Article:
Of the many examples of this relation­ship that could be cited, I refer to only one. Recently in a medium-sized city a group of physicians and dentists were ap­proached by one of our evangelists in re­gard to joining the evangelistic team. This group was well known and highly regarded. After carefully studying the details and modifying the program to correspond to good ethical practices, they accepted the challenge of the public lecture program. Several men were in the group, and each took part over a period of several months. Before each evangelistic sermon a ten-minute talk by a local physician, dentist, et cetera was announced. Never was there a question raised in the medical or dental society about this work, and it was one of the main attractions of the meetings. All the men testified that they were blessed personally by their part in the program. The popularity of these talks was undimin­ished to the very end of the meetings, which were a success by any measure.

In his church program the minister can be greatly helped by a Christian doctor. In addition to carrying leadership in the church, the physician or dentist can be a trusted counselor to whom the pastor may confidently turn. He might be of special help when human-relations problems arise. If the pastor will keep himself completely objective in such matters, and seek counsel in an impersonal manner, he can receive much help and insight from the doctor.

How the Minister Can Help the Doctor

On the other hand, if the pastor is suc­cessful in dealing with such problems, the doctor will in all probability turn to him for help with his patients who are having psychosomatic difficulties. If the pastor conducts his work for such needy indi­viduals in the right spirit and manner, this can be the source of large results in his soul-winning program. This is an area, however, into which a minister does well not to enter unadvisedly. While he may be dealing with psychological problems, he should never think of himself as a psy­chologist, or allow anyone else to think of him as such. Nor is he a physician. He is first, foremost, and always a minister.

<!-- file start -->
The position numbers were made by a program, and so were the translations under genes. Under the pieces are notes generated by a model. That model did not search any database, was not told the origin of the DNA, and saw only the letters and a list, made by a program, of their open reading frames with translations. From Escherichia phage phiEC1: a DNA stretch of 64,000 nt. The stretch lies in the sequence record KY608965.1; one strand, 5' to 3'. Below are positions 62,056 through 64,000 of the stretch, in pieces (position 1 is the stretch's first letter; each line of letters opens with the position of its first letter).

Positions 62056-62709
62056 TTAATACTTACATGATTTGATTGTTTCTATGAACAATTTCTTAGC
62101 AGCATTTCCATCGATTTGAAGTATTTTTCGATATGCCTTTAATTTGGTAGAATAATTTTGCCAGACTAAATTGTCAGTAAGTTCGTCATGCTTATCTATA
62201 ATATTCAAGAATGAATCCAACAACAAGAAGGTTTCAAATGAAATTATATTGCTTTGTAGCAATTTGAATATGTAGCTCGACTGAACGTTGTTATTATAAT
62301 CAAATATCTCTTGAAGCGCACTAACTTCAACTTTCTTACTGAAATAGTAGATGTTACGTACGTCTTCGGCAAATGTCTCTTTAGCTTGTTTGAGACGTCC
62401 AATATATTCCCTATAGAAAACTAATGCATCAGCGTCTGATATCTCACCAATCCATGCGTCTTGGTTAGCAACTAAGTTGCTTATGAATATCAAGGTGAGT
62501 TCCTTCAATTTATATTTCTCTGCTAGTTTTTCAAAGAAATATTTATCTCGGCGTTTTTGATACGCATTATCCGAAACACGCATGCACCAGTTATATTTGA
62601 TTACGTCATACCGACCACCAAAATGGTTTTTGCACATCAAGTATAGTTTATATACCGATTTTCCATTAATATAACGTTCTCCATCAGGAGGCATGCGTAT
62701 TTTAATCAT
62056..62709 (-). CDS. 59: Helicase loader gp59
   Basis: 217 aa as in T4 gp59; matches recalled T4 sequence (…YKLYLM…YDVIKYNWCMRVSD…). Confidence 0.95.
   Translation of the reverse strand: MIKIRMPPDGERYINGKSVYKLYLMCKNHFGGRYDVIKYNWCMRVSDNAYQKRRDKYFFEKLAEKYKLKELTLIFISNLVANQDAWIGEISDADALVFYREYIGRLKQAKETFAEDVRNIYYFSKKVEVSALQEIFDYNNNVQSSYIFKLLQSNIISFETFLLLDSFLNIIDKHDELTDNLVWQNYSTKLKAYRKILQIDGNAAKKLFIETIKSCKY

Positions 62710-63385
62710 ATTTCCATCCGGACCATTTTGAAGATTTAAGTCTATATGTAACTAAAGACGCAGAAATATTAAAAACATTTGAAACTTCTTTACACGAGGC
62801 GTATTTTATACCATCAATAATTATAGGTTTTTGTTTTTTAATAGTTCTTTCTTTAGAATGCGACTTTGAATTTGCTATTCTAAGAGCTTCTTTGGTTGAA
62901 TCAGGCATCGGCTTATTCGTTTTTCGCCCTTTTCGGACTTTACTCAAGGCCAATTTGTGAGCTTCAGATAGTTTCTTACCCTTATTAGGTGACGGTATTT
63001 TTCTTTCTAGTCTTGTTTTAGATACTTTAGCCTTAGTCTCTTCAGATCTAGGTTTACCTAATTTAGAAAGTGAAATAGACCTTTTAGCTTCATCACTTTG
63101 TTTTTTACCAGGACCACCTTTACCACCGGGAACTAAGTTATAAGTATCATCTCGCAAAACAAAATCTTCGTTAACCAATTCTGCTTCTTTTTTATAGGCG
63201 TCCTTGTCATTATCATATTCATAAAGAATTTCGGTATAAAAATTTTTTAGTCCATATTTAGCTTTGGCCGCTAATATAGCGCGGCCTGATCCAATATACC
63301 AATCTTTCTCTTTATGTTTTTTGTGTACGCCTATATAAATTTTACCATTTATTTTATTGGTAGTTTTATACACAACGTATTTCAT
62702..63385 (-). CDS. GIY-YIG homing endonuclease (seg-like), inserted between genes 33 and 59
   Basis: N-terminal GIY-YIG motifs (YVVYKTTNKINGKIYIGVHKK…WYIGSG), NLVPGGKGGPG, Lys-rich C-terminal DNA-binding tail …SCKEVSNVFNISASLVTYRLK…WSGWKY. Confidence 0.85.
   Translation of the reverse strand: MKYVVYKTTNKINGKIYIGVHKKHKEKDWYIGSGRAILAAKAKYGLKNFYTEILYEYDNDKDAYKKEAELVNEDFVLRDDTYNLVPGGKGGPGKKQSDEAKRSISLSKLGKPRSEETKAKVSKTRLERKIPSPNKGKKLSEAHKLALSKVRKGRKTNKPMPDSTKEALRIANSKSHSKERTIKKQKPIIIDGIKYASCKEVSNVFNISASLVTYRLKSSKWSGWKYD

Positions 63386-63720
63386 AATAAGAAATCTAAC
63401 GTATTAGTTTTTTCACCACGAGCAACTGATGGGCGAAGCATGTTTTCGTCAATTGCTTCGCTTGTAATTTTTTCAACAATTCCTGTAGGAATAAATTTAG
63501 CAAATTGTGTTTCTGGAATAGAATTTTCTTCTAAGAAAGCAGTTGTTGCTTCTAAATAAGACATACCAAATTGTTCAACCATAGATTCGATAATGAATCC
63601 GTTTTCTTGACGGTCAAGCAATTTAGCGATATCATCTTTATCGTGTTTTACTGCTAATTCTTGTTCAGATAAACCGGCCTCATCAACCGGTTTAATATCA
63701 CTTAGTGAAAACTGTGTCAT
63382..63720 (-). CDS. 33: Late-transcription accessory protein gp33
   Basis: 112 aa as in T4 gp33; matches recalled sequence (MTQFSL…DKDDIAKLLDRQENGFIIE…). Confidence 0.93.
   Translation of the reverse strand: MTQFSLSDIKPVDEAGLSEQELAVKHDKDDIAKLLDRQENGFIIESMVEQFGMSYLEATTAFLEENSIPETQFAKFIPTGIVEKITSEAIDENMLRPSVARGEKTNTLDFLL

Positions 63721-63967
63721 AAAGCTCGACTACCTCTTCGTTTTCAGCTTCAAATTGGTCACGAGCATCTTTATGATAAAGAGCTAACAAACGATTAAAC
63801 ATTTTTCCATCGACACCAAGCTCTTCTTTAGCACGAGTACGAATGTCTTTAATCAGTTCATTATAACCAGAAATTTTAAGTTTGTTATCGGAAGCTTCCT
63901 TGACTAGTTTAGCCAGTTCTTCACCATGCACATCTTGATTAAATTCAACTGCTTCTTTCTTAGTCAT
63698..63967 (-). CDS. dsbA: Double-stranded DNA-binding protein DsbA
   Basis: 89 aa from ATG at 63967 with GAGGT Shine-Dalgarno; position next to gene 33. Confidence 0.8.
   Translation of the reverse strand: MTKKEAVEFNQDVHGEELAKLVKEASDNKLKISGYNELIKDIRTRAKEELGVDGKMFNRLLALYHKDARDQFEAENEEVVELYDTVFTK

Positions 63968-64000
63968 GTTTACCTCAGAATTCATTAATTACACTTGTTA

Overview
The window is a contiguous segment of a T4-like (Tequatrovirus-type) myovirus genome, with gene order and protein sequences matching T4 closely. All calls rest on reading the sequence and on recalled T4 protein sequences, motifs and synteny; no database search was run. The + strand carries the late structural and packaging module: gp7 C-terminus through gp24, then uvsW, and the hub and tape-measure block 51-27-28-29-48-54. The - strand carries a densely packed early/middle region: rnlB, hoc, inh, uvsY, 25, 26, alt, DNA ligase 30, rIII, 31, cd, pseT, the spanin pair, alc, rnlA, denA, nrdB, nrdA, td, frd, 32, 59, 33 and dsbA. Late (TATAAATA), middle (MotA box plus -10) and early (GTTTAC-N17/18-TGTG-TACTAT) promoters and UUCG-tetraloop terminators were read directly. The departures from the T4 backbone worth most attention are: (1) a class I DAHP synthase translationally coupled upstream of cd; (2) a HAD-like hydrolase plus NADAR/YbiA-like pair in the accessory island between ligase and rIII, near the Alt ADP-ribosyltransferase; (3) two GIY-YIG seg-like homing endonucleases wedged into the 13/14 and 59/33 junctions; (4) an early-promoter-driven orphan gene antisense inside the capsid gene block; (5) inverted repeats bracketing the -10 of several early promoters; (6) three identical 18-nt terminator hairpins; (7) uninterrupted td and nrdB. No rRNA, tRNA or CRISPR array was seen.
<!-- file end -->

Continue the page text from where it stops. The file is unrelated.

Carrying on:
A minister who understands his place in dealing with distressed people may be of inestimable value to a doctor or a group of doctors in their endeavor to be of as­sistance to their patients in these times of great stress. Men's hearts are literally fail­ing them for fear of things coming upon the face of the earth. This fear causes numerous problems to appear in the lives of people, which, if left unsolved, might bring disordered function and disease in their wake. The minister might be in an excellent position to bring relief in such cases, with consequent release from mala­dies otherwise difficult or impossible to treat. He might also strengthen his own soul-winning program by a propitious par­ticipation in such a program.

Let me tell you of a group of medical men who, in planning their clinic build­ing, made provision for a place where their pastor might come by appointment to counsel with distressed people and help them with their difficulties. This feature is but a part of a well-rounded program in which a Bible instructor—known also as a case worker—is assigned to follow up all spiritual interests of patients. She also en­deavors to give help of whatever nature is needed by those in distress. Needless to say, such service is quite out of the ordi­nary and is greatly appreciated, not only by the individuals and families who are recipients of it, but by the community as a whole. Consequently this group is inspired by the fact that in each baptism conducted, from one to five or six patients are bap­tized into fellowship with Christ's church. It is always an uplifting experience to stop by to visit this group of consecrated workers. What is more, people thus won to Christ and church fellowship often are more fully integrated into the church pro­gram because of the close ties they have with individual members of the church.


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CARL SUNDIN, Associate Secretary for Medical Extension, General Conference Medical Department

October 1955